November 16th 2002

  Buy Issue 2545

Articles from this issue:

COVER STORY: Terrorism and our population policy

VICTORIA: Bracks launches shock bid for second term

AGRICULTURE: Sugar collapse will hit Queensland economy

CANBERRA OBSERVED: Defence chickens come home to roost

STRAWS IN THE WIND: Vanity, all is vanity / That was the town that was

QUEENSLAND: ALP browns off its rank-and-file

WESTERN AUSTRALIA: Electricity: half-way to privatisation?

COMMENT: Another Pink Ribbon Day

LETTERS: Vietnam commitment (letter)

LETTERS: Democrats (letter)

Senate report on Embryo Research Bill analysed

COMMENT: Universities in 2002: what would Newman think?

ECONOMICS: Can capitalism be rescued?

COMMENT: Lack of respect for early human life must be addressed

COMMENT: Australians - better people than we know

Books promotion page

Another Pink Ribbon Day

by Babette Francis

News Weekly, November 16, 2002
Another "Pink Ribbon Day - Breast Cancer Awareness Day" on October 28 (sponsored by Cancer Councils) - during which pink ribbons are sold to raise money for research, has come and gone, but women are not being informed of the results of research already available.

A serious anomaly is that while the Cancer Councils' campaigns against lung cancer and skin cancer are commendably based on prevention and risk reduction, there is no focus on this at all in regard to breast cancer. All the emphasis is on early detection and treatment, which are essential, but the ideal of prevention has been totally overlooked.

The value of research is substantially reduced if data which enable women to reduce or minimise their risk are not made known and appear only in professional journals. Not only have Cancer Councils in Australia ignored the ten-year study by British scientists published in The Lancet (July 20, 2002), which showed that having more babies and more months of breastfeeding substantially reduces breast cancer risk, they have belittled it without citing any studies on which to base their assertions.

The Victorian Cancer Council's Breast Cancer: A Guide for Women is positively misleading. Under "Myths" the booklet (page 5) states: "Breast feeding does not cause breast cancer, or protect you from it". Despite attention having been drawn to the error and an undertaking being given that the information would be updated, the Victorian Cancer Council has failed to correct it.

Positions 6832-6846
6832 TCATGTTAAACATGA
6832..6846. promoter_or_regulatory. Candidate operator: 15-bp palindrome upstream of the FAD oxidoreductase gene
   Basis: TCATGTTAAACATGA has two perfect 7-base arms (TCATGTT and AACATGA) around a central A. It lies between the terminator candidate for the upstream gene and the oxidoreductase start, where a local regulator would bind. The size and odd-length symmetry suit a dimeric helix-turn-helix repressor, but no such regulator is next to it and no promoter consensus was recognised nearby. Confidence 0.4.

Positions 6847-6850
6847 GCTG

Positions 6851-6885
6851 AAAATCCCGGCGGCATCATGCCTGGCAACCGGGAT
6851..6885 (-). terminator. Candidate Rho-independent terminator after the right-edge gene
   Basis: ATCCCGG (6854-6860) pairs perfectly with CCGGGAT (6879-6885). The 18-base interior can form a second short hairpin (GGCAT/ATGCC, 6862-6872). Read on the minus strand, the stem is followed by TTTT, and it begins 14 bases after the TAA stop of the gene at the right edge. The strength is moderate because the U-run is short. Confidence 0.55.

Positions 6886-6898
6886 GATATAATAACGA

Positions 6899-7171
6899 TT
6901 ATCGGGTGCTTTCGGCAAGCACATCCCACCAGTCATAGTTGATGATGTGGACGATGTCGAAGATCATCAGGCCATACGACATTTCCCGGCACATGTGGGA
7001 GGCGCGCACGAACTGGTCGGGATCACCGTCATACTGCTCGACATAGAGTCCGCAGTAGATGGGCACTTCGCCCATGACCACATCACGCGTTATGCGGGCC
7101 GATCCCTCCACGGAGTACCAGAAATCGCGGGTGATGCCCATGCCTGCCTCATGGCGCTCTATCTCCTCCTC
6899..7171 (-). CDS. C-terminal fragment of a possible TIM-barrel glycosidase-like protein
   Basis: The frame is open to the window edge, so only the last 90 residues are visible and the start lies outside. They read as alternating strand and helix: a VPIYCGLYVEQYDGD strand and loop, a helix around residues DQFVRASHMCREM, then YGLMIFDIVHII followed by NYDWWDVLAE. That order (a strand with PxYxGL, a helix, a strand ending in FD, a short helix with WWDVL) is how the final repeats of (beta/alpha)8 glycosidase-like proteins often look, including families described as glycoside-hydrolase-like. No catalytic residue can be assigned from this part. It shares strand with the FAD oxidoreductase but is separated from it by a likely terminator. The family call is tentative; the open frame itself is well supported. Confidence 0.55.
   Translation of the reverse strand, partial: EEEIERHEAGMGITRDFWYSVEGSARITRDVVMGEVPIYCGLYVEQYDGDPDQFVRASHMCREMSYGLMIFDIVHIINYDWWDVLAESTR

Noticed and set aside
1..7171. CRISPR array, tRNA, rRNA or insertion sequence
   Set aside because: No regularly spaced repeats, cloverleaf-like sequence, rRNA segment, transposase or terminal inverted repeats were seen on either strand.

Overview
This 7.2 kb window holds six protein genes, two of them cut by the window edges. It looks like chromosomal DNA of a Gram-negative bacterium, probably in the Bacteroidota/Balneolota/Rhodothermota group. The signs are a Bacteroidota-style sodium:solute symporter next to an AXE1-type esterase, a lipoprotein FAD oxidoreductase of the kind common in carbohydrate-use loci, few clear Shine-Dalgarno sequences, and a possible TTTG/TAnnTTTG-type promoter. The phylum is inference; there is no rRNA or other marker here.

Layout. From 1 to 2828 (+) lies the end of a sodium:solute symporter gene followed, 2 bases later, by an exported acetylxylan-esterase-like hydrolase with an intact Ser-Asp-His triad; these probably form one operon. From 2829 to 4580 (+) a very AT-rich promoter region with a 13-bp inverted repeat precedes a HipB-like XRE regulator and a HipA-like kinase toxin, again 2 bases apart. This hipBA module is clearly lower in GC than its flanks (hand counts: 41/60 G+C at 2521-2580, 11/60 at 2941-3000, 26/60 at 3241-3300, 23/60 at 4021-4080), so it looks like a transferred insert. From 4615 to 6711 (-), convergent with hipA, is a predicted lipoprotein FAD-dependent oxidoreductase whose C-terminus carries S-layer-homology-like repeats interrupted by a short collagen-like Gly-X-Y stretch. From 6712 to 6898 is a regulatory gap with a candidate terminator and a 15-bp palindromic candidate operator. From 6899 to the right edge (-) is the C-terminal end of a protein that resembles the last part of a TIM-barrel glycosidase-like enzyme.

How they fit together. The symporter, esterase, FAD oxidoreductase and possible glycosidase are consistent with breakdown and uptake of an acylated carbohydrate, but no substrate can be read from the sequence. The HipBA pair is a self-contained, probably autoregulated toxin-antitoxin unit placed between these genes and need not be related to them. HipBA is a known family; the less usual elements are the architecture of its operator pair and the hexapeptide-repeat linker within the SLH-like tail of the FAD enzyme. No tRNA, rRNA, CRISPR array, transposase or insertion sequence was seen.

Professor John Boyages, Director, NSW Breast Cancer Institute, also belittled the protective effect of breastfeeding when this was raised by Sex Discrimination Commissioner Pru Goward in the context of maternity leave.

In an ABC broadcast (September 14, 2002) Professor Boyages referred to a patient who breastfed four children but still got breast cancer and said: "I don't think you can isolate just this one little factor and say this is going to change the landscape and the incidence of breast cancer in Australia."

Breast feeding is not a "little" factor and citing the case of one patient who breastfed but still developed breast cancer is like arguing that because a teetotaller driver was killed in a car accident, alcohol is only a "little" factor in road deaths. We know this is not true.

Cancer Councils also fail to advise women on the scientifically accepted facts of the protective effect of having babies at a young age - and more of them - versus the increase in risk for those women who have their first child after age 30 or remain childless. Professor Lowenthal of Tasmania said he provides this information to his medical students, and Professor Alan Coates, CEO of the Cancer Council of Australia, said this information "was known in the 16th century".